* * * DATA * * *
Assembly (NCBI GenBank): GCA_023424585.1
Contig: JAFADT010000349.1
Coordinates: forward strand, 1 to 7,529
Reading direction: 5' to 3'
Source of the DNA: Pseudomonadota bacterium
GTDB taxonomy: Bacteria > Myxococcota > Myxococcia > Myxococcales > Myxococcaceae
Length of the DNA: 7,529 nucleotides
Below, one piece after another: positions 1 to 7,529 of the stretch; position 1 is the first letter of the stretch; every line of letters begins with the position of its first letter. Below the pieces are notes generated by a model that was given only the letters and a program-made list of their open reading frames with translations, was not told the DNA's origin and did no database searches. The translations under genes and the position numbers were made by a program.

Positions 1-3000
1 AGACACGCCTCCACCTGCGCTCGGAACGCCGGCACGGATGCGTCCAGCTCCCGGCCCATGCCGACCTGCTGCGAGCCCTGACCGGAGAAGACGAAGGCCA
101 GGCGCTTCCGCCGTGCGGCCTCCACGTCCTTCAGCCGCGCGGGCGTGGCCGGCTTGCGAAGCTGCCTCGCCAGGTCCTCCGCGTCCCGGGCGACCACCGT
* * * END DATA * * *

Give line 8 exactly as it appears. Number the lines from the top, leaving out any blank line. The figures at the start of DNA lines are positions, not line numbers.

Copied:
Below, one piece after another: positions 1 to 7,529 of the stretch; position 1 is the first letter of the stretch; every line of letters begins with the position of its first letter. Below the pieces are notes generated by a model that was given only the letters and a program-made list of their open reading frames with translations, was not told the DNA's origin and did no database searches. The translations under genes and the position numbers were made by a program.